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Humanity Through Memory and Metal: Jim Riesberg and Thomas Lytle, through Dec. 22 at Quad City Arts PDF Print E-mail
Wednesday, 29 November 2006 03:17

Jim Riesberg - "Setting the Standard"Jim Riesberg's most recent series of large-format collages originated from an auctioned four-pound box of vintage photographs, musty old invoices, advertisements, and water-stained inventory sheets from a hardware store that had been in business in the 1880s. By scanning and combining these written and visual sources, he has created a many-layered body of images, full of emotion.

Memory, Experience, and Creation: Three Young Artists at the Leger Gallery in Davenport PDF Print E-mail
Wednesday, 22 November 2006 02:46

artwork by Sara Fletcher Three excellent young painters - Sara Fletcher, Sarah Goffstein, and Greta Songe - shine in their current exhibition at the Leger Gallery in downtown Davenport. Former students of Ron Cohen at the University of Iowa, they are all at the beginnings of their teaching careers. These artists are well on their way in establishing their personal styles in art, and all have something individual to say about experience and memory. One artist is influenced by the light and stillness of Vermeer, another by the colors and patterns of the artist Vuillard, and the third by the flowing music of nature.

Promissory Notes of a Better Life: Martin Mull, Adventures in a Temperate Climate, Oct. 28 - Jan. 21 PDF Print E-mail
Written by Jeff Ignatius   
Tuesday, 17 October 2006 22:41

Reader issue #603In the 1985 HBO mockumentary The History of White People in America, co-writer and host Martin Mull offered the world mayonnaise-loving WASPs - suburbanites who had lost any sense of their roots, to the point that one child's understanding of his own heritage was limited to the streets on which he and his parents had lived.

White people, the show seemed to be saying, are beyond ethnicity and culture.

Mull doesn't see a meaningful connection between that work and his paintings, which will be shown at the Figge Art Museum in a retrospective that opens October 28. The only link, he said in an interview last month, is that they reflect his upbringing in Ohio. "It comes from the same vein," he said, "the same mother lode."

Lucky 13: Great Mask Auction: Saturday, October 21, at the Bucktown Center for the Arts PDF Print E-mail
Feature Stories
Tuesday, 17 October 2006 22:38

artwork by Elizabeth Shriver It has always been a nomadic monster, roaming the Quad Cities (usually Rock Island) in search of arts patrons. In recent years, it has squatted at The Villa, the McKesson building, and (most recently) the Rocket Theatre.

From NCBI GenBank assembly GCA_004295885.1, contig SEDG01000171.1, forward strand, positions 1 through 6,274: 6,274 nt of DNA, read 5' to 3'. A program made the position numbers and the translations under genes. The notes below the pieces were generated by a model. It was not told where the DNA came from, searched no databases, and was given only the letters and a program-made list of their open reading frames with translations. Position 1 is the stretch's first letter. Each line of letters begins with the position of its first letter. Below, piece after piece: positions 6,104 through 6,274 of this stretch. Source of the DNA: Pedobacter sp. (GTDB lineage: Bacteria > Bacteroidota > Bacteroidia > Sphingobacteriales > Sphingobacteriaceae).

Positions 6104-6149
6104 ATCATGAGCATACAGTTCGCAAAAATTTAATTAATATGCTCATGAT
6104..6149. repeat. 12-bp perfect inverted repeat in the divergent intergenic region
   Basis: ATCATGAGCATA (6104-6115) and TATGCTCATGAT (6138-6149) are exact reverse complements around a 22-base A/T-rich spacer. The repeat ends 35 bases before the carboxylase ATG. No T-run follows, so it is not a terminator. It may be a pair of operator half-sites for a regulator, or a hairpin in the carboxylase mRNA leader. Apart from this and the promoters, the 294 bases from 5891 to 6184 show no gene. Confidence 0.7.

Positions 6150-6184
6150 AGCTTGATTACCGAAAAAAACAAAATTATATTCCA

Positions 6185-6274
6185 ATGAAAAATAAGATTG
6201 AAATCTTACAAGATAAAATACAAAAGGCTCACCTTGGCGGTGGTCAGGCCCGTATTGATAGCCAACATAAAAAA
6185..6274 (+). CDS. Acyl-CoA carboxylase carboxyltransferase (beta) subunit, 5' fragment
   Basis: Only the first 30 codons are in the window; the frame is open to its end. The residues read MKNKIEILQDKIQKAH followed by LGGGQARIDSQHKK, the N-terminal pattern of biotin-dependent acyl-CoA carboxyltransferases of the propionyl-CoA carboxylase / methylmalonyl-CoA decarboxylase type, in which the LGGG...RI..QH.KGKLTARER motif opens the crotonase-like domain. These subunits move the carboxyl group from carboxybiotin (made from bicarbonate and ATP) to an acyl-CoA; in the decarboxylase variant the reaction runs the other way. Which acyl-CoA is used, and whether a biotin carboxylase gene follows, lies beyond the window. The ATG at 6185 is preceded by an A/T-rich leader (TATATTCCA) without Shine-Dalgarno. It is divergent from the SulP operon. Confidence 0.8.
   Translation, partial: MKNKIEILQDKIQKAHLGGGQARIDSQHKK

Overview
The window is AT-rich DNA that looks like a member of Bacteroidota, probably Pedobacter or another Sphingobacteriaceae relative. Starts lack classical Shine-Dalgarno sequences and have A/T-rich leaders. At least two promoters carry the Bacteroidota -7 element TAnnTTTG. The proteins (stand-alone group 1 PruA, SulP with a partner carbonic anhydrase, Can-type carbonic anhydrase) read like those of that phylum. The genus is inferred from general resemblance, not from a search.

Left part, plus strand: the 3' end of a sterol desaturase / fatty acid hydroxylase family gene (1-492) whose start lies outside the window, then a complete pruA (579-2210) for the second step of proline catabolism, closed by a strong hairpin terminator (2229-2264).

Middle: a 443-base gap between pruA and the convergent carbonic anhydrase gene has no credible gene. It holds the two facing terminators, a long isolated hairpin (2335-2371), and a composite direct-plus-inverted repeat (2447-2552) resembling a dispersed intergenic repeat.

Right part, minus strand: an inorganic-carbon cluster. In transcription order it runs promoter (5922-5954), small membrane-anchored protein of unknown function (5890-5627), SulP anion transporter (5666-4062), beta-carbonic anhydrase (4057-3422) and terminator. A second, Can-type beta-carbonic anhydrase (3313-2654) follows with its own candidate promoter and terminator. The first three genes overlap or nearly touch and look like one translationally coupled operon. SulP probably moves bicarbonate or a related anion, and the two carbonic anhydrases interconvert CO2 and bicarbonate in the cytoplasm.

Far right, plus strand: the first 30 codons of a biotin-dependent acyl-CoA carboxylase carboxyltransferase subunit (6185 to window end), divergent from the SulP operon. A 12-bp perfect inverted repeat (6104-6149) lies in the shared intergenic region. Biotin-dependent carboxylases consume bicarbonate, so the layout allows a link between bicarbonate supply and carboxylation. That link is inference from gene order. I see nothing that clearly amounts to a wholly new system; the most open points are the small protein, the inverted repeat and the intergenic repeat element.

Now, in its 13th year, it has taken up temporary residence across the river in Bucktown, and it has also mutated. What was once a single-minded creature - all about selling art - has now evolved into something of an entertainer. To its already formidable arsenal it has added magic and improvisational comedy and a haunted dungeon.

It is, of course, MidCoast Fine Arts' Great Mask Halloween Bash & Fine Art Auction, scheduled to start at 6 p.m. on Saturday, October 21, at the Bucktown Center for the Arts (225 East Second Street in downtown Davenport).

Mixed Colors, Mixed Messages: Church | State, Through October at Bucktown Center for the Arts PDF Print E-mail
Tuesday, 26 September 2006 23:00


Kathleen Van Hyfte's "Interference" When Joe Kelley was organizing the current Church | State exhibit for the Bucktown Center for the Arts, artist Les Bell asked him: "Is this going to be a blue show or a red show?" Kelley recalled.

In an interview this week, Kelley said he was hoping to find something in between: "I was hoping it would be a purple show."

It's curious that two arenas that are often best kept separated - art and politics - share the language of color. Blue signifies the Democrats on the electoral map, and red the Republicans. And red used to represent the threat of communism, whose adherents were of course called pinkos.

Yet those color labels reduce complex subjects and issues - even the populations of entire regions - and rob them of nuance.

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